Thermal mass flowmeters are most commonly used to measure the mass flow of clean gases, such as air, nitrogen, hydrogen, helium, ammonia, argon, and other industrial gases. Mixtures, such as flue stack flow and biogas flow, can be measured when their composition is known.
An advantage of this technology is its dependence upon thermal properties that are almost independent of gas density. Be careful when using thermal flow meters to measure the flow of gases with unknown and/or varying composition, such as hydrogen-bearing off-gases and other mixtures that can disproportionately affect the thermal flow meter measurement.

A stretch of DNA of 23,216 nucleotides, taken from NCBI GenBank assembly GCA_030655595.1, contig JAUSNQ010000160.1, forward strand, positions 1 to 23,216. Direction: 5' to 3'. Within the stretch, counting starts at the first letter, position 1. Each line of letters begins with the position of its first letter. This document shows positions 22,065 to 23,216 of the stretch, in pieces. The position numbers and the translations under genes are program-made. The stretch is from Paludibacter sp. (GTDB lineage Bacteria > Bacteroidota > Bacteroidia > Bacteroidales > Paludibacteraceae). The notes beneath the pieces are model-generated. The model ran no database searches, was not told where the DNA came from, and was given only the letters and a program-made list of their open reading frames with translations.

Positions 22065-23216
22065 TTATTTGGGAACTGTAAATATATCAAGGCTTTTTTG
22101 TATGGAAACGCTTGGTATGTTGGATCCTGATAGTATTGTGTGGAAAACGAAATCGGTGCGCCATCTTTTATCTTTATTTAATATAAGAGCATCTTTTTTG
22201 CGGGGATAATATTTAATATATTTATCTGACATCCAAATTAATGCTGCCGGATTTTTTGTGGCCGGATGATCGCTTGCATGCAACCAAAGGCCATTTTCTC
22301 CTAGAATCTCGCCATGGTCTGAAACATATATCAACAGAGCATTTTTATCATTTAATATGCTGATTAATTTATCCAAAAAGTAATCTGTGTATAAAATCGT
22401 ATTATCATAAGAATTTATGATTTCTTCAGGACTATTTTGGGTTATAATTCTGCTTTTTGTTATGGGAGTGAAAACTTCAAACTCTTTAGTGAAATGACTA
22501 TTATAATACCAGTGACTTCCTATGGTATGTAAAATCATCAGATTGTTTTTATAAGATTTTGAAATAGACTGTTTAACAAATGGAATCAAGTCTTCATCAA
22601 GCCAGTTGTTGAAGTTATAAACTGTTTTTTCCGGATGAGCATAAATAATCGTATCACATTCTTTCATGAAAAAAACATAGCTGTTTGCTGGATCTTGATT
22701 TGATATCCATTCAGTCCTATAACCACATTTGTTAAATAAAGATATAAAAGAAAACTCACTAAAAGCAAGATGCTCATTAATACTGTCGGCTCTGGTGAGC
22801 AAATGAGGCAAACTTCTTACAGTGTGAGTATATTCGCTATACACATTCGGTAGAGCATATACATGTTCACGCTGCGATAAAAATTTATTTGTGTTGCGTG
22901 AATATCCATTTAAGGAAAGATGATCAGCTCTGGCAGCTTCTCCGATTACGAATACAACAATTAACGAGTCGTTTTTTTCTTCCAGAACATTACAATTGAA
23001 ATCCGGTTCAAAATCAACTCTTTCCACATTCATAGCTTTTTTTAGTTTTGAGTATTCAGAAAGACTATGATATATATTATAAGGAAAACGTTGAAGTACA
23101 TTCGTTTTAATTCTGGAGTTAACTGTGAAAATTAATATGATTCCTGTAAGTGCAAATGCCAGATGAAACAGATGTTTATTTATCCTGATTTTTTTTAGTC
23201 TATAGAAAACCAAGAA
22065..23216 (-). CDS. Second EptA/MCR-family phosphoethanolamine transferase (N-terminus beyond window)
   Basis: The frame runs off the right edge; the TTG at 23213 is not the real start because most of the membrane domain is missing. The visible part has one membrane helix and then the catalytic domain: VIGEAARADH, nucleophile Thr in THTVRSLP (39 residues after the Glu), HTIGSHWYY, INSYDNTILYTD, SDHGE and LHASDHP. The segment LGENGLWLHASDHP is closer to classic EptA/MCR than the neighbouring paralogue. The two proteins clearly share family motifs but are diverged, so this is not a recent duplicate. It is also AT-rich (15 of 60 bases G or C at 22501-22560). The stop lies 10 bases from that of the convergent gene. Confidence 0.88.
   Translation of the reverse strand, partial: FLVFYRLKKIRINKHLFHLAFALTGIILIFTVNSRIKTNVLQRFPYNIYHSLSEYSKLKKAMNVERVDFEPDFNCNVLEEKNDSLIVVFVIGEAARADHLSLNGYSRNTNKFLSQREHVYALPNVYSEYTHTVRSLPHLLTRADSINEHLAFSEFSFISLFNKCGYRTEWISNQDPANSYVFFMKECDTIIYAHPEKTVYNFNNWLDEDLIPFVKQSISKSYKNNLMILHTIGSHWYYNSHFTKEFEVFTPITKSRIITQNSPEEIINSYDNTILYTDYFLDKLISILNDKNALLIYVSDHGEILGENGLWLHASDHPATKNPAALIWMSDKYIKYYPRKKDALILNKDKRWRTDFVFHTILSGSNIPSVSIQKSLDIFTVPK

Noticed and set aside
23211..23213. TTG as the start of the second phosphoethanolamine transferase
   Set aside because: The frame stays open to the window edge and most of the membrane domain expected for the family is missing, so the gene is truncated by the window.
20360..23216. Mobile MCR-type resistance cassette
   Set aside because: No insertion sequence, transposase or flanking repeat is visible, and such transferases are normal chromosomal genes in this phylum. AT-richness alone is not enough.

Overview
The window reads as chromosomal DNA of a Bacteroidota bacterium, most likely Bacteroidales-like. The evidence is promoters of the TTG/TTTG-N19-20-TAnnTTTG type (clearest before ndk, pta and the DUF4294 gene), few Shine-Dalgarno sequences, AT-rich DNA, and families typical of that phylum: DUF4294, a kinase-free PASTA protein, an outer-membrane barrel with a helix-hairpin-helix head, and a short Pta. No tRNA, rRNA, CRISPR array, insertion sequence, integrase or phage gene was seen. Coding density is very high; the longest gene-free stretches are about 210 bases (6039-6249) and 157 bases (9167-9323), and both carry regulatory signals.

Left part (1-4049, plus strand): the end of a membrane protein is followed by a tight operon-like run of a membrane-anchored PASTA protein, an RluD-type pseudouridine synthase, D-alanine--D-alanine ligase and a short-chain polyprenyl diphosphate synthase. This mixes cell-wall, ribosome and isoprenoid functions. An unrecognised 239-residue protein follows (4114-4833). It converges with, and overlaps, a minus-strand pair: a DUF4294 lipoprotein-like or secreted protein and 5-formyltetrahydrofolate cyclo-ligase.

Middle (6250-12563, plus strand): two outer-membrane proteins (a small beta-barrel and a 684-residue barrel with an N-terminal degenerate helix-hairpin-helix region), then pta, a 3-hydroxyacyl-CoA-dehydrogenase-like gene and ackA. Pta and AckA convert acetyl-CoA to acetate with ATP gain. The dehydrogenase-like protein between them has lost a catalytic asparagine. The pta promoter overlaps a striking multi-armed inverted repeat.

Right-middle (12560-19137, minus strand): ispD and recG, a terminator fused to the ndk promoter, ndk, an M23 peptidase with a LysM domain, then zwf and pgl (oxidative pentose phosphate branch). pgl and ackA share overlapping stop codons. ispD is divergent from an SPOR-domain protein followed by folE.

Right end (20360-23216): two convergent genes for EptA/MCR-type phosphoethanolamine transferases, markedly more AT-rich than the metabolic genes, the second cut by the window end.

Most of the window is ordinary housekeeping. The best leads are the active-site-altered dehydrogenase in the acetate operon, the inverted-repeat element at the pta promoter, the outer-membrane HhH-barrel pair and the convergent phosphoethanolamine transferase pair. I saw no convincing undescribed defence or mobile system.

Thermal mass flow meters are used almost entirely for gas flow applications. As the name implies, thermal mass flow meters use heat to measure flow. Thermal mass flow meters introduce heat into the flow stream and measure how much heat dissipates using one or more temperature sensors. The amount of heat lost from the sensor is dependent upon the sensor design and the thermal properties of the fluid. The thermal properties of the fluid can (and do) vary with pressure and temperature, however these
variations are typically small in most applications. In these applications where the thermal properties of the fluid are known and relatively constant during actual operation, thermal flow meters can be used to measure the mass flow of the fluid because the thermal flow measurement is not dependent upon the pressure or temperature of the fluid.